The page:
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Reminders of Mortality Increase Concern for Environmental Legacy

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When we turn on the A/C in the summer, our first thought is probably one of relief. If it’s 100 degrees in the shade, we’re probably not thinking about how our decision might influence the environmental legacy we leave for future generations. It’s not that we don’t care, it’s just that we typically don’t think about our behavior in terms of long-term, inter-generational tradeoffs. But new research suggests that reminders of our own mortality may encourage us to keep future generations in mind as we make decisions.

In a study published in Psychological Science, a publication of the Association for Psychological Science, Kimberly Wade-Benzoni, of Duke University Fuqua School of Business, and her colleagues decided to focus on a kind of problem they call an “intergenerational dilemma,” examining whether certain factors might lead the current generation to make sacrifices on behalf of future generations, even when there aren’t any material or economic incentives to do so.

When people make decisions, they often focus on rewards in the present at the expense of rewards in the future – a phenomenon called ‘intertemporal discounting.’ The hurdle to overcome with intergenerational dilemmas is that they require us to focus on future rewards that will be enjoyed by someone else. These dilemmas are unique because there isn’t just a temporal distance between decision-maker and beneficiary, there’s a social distance, too.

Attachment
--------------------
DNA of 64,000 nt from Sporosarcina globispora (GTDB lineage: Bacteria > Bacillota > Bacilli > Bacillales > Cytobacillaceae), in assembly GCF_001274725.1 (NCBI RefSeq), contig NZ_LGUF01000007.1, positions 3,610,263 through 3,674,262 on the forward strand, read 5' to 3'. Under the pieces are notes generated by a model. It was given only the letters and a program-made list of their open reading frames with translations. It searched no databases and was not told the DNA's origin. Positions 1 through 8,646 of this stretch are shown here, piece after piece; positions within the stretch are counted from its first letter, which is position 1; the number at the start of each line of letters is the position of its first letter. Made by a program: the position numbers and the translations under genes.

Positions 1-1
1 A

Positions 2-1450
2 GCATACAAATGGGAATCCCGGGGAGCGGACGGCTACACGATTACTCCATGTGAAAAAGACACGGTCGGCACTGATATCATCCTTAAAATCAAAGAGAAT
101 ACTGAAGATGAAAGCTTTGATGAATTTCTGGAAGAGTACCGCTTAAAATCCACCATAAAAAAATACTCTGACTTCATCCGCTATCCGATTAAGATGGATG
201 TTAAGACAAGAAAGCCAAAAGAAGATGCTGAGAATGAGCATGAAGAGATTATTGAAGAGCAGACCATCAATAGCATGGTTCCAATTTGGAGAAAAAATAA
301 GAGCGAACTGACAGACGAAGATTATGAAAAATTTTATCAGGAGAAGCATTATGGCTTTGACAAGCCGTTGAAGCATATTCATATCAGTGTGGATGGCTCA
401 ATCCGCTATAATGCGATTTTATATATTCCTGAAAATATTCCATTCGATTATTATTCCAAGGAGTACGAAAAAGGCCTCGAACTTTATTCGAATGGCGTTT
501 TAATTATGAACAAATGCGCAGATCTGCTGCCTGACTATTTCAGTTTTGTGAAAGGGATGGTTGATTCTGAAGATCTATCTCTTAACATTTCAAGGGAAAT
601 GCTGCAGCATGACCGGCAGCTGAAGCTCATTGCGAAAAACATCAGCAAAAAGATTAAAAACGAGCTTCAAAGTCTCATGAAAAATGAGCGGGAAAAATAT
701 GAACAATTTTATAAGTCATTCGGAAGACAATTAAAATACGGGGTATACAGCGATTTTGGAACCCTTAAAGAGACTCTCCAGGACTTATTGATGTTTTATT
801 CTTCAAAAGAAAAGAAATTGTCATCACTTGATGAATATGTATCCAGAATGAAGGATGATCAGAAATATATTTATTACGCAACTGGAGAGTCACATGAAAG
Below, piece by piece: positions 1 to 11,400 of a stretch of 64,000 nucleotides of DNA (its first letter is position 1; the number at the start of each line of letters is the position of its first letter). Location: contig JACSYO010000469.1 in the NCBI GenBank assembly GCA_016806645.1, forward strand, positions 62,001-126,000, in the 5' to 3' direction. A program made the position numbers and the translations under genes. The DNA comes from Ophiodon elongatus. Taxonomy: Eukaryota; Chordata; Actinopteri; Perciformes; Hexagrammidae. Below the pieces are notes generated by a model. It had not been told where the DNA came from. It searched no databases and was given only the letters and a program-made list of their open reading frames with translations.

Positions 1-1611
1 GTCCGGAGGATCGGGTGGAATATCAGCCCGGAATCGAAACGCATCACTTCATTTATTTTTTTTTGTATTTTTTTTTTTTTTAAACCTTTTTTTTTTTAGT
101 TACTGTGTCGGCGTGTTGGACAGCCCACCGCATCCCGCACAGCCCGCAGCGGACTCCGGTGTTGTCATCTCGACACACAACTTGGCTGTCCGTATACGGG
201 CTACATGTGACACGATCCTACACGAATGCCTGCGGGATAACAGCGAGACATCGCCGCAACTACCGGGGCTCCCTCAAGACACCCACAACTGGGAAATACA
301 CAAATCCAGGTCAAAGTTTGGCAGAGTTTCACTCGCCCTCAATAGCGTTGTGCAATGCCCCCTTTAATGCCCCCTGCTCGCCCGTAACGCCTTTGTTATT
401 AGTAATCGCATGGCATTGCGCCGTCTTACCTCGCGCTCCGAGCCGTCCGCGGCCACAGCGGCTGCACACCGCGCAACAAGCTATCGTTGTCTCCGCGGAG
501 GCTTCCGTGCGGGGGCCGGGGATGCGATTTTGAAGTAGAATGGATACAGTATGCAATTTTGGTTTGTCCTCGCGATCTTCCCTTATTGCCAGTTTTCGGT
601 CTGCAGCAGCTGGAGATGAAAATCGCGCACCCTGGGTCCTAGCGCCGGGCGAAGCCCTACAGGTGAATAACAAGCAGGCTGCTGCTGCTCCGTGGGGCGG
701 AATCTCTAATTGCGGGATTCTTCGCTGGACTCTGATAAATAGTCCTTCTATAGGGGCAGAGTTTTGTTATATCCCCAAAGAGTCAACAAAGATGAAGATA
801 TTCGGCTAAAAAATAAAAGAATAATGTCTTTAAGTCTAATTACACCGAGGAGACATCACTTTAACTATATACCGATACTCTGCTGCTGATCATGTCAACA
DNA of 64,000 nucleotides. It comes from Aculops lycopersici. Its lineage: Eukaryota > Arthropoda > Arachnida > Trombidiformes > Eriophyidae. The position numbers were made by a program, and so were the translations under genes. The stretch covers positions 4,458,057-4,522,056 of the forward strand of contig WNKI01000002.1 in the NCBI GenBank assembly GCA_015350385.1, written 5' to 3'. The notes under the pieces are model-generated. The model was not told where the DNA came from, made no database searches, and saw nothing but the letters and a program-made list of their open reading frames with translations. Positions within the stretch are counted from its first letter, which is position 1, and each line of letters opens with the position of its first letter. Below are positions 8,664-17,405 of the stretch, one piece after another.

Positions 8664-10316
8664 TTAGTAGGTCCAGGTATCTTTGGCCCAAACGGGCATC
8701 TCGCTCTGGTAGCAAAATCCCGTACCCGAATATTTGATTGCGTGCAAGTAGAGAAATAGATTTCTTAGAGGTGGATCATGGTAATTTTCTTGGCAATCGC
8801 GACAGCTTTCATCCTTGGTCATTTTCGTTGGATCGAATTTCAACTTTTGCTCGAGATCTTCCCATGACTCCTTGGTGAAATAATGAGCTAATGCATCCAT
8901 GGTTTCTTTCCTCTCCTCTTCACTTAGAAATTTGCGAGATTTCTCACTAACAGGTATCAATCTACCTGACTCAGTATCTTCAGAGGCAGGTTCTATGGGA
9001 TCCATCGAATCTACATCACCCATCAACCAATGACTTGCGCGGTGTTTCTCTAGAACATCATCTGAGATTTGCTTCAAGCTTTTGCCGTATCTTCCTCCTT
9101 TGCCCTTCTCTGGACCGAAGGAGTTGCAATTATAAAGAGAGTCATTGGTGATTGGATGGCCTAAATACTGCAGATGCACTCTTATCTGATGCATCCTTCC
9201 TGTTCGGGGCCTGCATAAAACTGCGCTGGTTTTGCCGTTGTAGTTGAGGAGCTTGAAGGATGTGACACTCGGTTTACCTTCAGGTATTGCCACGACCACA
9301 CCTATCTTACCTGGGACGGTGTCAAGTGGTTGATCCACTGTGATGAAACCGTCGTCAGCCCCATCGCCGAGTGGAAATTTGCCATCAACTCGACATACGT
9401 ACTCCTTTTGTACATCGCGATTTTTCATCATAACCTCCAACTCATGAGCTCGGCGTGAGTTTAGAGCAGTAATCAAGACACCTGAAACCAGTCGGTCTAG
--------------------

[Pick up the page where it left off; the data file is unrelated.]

Wade-Benzoni and her colleagues hypothesized that reminding people of their mortality might be one way to strengthen their connection to future others, activating what the researchers call a ‘legacy motivation.’ They theorized that thoughts of death might be enough to motivate people to want to leave a positive legacy, even when that legacy spans several generations, effectively overcoming the temporal and social hurdles involved in intergenerational dilemmas. The researchers decided to test their hypothesis in several experiments.

In the first experiment, participants were entered into a lottery, in which they had the chance to win $1000. Some participants were asked to read a newspaper article about an airplane passenger’s death in a freak accident – priming their thoughts of death and mortality – while others read an emotionally neutral story. All the participants were told that they could designate a portion of their lottery winnings to a charity that serves impoverished communities. Some were told that the donations would serve the needy now, while others were told that their donations would go to the needy at a future date.

The researchers found that those participants who had been primed with thoughts of mortality gave more money to the future-oriented charity than to the present-oriented charity. The findings suggest, in line with the original hypothesis, that thinking about death motivated participants to behave in ways that ensured their personal legacy, leaving their mark by channeling their lottery donations toward needy others in the future.